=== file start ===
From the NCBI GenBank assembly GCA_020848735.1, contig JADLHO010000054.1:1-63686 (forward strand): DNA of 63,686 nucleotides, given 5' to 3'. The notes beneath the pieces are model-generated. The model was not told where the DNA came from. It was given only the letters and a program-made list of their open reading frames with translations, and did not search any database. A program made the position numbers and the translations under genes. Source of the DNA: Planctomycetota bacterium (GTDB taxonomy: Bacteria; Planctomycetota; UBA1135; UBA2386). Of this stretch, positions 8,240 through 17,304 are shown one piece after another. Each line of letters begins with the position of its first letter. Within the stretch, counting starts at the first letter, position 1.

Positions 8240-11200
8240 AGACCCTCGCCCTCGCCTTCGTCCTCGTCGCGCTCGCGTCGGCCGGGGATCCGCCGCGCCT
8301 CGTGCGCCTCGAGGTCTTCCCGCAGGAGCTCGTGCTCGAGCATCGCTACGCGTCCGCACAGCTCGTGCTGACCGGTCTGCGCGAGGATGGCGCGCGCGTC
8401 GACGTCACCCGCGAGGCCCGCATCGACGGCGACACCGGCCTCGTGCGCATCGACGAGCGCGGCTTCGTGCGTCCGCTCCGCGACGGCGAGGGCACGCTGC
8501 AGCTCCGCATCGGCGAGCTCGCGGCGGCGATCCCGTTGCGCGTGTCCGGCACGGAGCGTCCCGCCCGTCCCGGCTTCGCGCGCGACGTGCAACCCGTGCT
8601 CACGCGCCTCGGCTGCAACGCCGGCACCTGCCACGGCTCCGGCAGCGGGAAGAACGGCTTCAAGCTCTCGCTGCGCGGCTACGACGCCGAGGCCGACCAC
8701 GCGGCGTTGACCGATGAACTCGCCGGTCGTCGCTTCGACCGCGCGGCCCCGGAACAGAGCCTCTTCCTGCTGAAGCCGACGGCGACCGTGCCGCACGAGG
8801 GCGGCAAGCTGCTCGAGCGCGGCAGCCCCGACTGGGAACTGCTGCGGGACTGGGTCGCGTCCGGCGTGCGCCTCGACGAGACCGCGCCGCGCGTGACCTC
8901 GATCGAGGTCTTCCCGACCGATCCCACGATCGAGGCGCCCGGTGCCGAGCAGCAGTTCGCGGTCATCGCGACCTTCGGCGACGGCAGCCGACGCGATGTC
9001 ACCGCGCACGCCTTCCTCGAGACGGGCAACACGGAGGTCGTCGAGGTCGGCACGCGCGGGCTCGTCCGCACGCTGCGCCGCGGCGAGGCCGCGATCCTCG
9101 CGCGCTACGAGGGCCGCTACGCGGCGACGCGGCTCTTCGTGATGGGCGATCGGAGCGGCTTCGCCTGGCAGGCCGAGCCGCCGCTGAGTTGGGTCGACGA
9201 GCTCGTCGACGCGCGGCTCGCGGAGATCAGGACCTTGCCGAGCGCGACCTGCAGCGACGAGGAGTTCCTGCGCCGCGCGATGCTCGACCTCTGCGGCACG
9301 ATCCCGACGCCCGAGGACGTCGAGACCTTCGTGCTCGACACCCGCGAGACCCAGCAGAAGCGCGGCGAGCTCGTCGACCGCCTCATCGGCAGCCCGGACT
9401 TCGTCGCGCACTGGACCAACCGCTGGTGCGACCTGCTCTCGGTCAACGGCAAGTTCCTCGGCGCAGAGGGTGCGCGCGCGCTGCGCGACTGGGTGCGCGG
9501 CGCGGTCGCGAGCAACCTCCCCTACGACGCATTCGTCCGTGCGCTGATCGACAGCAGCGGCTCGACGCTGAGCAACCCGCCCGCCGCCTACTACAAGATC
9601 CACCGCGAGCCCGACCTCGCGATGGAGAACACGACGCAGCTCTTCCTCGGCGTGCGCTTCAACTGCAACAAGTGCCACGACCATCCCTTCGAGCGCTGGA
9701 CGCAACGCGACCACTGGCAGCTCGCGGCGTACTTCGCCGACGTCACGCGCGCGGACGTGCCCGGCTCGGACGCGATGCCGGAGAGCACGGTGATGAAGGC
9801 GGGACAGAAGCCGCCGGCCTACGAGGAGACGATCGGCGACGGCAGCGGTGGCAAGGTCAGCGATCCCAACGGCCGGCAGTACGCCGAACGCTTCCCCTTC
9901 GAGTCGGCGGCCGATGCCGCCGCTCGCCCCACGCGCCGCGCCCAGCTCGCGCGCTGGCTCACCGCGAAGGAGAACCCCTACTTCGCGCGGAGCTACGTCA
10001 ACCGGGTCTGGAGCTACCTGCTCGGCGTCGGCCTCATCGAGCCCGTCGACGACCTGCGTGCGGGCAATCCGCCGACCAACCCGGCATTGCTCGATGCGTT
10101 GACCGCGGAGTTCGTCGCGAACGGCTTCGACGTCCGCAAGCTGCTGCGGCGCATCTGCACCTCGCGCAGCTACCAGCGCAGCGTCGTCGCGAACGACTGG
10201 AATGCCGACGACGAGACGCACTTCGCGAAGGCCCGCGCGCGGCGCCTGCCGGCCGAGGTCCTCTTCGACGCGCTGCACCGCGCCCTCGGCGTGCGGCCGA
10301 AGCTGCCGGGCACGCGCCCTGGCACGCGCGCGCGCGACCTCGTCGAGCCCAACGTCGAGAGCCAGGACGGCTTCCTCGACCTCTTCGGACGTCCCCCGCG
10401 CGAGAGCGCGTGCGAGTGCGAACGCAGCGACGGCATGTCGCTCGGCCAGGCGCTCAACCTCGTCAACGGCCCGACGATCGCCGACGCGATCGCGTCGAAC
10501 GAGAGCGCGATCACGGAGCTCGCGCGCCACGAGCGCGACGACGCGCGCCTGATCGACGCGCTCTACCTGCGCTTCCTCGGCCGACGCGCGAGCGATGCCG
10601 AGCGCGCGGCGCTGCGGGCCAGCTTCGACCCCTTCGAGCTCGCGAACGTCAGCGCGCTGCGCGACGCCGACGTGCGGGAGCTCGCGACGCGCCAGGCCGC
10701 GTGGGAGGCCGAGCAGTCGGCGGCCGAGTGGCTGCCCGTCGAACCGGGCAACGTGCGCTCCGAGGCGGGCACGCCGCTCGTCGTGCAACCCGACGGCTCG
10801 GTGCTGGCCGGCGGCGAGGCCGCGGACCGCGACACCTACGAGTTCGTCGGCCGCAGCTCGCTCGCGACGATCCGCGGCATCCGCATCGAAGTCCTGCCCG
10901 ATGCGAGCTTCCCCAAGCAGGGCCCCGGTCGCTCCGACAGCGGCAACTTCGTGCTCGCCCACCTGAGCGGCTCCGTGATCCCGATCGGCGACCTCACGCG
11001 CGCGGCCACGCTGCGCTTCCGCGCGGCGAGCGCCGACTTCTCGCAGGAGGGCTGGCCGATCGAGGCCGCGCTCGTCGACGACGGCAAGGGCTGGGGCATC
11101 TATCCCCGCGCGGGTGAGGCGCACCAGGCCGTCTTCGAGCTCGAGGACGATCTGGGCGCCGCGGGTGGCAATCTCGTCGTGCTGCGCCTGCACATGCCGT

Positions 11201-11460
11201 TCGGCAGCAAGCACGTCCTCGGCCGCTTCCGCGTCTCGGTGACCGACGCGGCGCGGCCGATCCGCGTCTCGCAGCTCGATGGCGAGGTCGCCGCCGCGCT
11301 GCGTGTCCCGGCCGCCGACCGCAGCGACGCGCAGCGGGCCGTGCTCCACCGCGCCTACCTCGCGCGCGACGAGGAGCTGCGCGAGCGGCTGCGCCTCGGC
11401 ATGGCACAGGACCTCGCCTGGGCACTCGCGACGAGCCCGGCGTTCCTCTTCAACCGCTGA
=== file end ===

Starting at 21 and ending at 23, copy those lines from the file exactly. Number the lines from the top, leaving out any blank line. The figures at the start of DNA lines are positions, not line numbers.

10001 ACCGGGTCTGGAGCTACCTGCTCGGCGTCGGCCTCATCGAGCCCGTCGACGACCTGCGTGCGGGCAATCCGCCGACCAACCCGGCATTGCTCGATGCGTT
10101 GACCGCGGAGTTCGTCGCGAACGGCTTCGACGTCCGCAAGCTGCTGCGGCGCATCTGCACCTCGCGCAGCTACCAGCGCAGCGTCGTCGCGAACGACTGG
10201 AATGCCGACGACGAGACGCACTTCGCGAAGGCCCGCGCGCGGCGCCTGCCGGCCGAGGTCCTCTTCGACGCGCTGCACCGCGCCCTCGGCGTGCGGCCGA